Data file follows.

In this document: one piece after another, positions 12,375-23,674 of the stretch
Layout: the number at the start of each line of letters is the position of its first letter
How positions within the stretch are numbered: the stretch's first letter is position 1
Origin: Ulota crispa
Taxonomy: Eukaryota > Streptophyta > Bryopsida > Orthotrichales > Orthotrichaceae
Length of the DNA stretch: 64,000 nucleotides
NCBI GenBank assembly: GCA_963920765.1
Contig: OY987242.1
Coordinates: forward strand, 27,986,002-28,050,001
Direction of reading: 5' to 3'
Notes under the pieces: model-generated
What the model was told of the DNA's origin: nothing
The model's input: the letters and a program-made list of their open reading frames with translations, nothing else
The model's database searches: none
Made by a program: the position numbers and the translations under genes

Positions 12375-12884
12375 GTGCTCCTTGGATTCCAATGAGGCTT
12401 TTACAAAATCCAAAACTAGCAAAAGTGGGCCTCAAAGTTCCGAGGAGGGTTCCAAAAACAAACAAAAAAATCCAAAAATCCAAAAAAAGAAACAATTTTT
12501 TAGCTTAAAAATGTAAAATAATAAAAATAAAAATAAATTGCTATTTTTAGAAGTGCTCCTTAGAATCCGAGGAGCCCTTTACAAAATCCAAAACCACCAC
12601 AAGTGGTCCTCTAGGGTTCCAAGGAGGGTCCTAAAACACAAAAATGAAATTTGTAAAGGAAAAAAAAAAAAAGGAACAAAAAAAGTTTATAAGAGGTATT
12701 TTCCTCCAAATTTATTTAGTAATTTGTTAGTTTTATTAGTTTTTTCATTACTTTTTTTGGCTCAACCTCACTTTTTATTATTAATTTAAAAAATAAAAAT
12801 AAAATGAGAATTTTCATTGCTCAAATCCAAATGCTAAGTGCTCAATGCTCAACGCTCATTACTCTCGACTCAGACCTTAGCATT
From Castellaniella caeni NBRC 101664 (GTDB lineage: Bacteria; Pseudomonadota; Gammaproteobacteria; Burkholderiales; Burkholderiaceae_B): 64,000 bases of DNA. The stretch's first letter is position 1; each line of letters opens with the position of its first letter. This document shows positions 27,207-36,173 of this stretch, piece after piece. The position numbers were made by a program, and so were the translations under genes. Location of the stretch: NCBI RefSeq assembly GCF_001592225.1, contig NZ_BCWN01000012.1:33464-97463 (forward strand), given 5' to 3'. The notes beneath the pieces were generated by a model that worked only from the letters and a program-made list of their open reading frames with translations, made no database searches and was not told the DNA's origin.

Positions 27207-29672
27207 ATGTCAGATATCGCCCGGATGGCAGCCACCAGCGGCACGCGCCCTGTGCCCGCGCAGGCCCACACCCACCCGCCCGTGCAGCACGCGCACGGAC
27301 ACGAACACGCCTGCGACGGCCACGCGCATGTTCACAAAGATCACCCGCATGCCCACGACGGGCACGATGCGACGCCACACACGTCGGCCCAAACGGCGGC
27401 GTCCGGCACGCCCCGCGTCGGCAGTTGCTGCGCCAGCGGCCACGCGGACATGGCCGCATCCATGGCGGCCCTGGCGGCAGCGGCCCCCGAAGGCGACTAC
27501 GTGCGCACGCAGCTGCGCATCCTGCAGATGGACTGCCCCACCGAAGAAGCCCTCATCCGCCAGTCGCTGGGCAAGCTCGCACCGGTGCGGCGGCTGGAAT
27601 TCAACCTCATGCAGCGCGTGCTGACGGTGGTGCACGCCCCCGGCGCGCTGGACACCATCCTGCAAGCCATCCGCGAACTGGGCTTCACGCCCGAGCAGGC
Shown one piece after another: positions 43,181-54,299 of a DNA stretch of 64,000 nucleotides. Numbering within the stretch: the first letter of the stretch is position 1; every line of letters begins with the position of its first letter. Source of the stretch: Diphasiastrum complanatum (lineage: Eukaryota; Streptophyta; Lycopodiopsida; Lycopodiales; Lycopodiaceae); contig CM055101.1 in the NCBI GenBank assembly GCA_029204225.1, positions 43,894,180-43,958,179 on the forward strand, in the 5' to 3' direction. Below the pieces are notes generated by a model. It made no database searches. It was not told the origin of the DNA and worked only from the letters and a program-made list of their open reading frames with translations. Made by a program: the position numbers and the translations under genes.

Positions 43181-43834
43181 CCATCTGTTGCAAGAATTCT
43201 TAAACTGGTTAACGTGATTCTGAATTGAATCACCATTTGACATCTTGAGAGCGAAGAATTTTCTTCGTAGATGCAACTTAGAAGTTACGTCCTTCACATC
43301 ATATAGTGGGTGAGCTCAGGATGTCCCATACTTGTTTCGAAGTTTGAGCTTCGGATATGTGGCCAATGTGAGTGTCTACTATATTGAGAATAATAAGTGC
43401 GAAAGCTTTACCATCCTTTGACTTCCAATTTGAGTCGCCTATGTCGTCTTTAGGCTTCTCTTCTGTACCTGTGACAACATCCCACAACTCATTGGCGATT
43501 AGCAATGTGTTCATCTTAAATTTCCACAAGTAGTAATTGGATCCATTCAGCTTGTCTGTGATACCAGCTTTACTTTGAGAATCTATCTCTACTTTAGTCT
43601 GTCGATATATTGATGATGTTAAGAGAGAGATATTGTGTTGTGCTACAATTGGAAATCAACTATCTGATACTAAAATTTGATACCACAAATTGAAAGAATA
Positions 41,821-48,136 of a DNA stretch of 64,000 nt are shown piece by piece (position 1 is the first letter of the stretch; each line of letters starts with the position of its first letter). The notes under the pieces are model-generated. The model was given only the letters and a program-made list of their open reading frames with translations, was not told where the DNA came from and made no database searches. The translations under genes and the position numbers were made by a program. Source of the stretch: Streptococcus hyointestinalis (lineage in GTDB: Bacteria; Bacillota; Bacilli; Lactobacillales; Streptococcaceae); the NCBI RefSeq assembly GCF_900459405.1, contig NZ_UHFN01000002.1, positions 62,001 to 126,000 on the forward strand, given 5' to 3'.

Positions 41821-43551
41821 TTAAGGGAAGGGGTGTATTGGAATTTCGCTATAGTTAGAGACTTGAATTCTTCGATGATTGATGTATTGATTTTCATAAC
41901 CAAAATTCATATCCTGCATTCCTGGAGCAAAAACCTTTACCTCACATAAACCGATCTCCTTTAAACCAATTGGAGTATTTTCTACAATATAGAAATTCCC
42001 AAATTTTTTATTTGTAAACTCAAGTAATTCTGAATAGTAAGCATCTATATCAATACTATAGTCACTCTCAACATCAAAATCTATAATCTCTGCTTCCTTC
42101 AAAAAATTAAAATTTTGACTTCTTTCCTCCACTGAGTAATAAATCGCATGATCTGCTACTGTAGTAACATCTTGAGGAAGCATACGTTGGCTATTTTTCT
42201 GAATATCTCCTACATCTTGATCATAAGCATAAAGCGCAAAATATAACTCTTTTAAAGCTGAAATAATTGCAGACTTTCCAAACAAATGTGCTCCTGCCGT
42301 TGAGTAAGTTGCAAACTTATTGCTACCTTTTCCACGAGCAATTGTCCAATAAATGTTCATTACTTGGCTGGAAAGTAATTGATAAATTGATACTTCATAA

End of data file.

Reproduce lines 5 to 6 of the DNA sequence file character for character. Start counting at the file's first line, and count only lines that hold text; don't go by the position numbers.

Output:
Taxonomy: Eukaryota > Streptophyta > Bryopsida > Orthotrichales > Orthotrichaceae
Length of the DNA stretch: 64,000 nucleotides